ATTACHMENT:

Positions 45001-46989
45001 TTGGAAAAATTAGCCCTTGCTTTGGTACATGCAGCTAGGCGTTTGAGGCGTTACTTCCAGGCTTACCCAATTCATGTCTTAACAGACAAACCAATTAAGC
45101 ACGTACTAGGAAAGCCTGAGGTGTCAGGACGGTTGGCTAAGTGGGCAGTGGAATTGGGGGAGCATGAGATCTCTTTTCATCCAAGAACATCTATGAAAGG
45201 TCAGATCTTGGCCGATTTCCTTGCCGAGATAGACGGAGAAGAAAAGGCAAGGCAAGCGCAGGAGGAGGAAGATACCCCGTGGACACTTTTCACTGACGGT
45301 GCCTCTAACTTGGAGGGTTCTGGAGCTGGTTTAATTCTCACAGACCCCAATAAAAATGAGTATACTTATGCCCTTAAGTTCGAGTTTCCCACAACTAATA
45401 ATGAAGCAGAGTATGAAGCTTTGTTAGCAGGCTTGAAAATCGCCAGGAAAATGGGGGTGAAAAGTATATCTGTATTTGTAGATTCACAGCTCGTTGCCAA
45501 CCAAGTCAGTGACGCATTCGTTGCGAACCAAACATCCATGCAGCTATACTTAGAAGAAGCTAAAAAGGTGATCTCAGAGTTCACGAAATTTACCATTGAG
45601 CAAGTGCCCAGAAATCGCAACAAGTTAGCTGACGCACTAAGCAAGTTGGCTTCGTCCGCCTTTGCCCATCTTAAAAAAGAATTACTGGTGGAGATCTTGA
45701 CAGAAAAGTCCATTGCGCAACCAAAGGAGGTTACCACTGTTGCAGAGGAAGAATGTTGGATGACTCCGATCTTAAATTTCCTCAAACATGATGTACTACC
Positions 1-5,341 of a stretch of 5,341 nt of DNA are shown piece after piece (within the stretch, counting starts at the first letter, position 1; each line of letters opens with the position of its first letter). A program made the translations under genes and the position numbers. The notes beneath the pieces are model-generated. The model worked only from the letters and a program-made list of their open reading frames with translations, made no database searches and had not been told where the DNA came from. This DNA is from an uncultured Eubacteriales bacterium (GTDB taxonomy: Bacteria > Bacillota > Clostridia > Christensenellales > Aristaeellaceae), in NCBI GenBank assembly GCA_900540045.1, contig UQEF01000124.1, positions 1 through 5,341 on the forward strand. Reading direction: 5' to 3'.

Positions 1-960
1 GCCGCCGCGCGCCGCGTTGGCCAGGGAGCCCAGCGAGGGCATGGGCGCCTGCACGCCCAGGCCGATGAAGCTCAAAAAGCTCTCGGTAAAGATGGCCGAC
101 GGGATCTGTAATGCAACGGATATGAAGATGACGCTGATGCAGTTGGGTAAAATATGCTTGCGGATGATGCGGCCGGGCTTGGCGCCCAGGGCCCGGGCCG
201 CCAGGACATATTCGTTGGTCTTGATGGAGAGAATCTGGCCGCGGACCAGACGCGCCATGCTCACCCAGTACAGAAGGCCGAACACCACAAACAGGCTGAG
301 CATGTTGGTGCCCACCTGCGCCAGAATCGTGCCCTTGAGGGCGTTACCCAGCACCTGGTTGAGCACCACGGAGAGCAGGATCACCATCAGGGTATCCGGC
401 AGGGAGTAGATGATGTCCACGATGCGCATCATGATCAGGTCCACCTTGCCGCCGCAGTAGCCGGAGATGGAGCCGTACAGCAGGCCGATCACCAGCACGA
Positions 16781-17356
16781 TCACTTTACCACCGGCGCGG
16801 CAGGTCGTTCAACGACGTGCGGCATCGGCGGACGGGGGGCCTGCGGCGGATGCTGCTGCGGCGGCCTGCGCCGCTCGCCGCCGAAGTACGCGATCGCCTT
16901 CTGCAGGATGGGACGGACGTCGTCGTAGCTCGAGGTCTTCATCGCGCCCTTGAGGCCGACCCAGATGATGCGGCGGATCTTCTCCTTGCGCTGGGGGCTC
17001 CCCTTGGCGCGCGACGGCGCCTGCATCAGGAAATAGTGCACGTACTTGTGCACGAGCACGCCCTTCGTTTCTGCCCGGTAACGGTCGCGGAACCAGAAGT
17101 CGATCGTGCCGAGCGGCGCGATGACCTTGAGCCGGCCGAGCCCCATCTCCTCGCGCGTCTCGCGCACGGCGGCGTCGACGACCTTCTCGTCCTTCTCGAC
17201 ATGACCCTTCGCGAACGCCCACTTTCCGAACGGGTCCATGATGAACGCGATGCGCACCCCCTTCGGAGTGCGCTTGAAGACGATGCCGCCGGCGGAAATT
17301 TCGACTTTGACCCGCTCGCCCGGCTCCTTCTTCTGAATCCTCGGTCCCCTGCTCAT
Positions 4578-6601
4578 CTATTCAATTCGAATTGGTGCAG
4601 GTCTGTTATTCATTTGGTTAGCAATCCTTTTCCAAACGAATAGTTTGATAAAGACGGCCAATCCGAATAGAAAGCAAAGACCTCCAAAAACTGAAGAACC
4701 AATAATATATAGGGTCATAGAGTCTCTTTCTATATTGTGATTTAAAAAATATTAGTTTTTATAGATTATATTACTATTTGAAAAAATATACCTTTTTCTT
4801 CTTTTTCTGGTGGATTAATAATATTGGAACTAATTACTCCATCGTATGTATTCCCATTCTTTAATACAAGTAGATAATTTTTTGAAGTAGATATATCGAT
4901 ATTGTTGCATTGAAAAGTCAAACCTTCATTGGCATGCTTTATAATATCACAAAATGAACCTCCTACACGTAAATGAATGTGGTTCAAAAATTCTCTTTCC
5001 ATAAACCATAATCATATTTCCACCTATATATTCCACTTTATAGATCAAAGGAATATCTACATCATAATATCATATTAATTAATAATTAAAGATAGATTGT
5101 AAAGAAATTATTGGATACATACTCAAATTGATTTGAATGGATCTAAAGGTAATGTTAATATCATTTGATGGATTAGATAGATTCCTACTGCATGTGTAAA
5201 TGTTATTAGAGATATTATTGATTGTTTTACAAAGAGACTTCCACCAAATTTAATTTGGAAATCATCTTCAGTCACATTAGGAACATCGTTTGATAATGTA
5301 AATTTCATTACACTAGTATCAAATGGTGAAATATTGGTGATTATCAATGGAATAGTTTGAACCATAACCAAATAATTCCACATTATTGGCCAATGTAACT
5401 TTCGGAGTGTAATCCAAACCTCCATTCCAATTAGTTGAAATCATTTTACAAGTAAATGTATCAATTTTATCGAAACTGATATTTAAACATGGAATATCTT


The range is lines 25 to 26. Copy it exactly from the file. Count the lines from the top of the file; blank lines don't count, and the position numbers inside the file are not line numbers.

Positions 4578-6601
4578 CTATTCAATTCGAATTGGTGCAG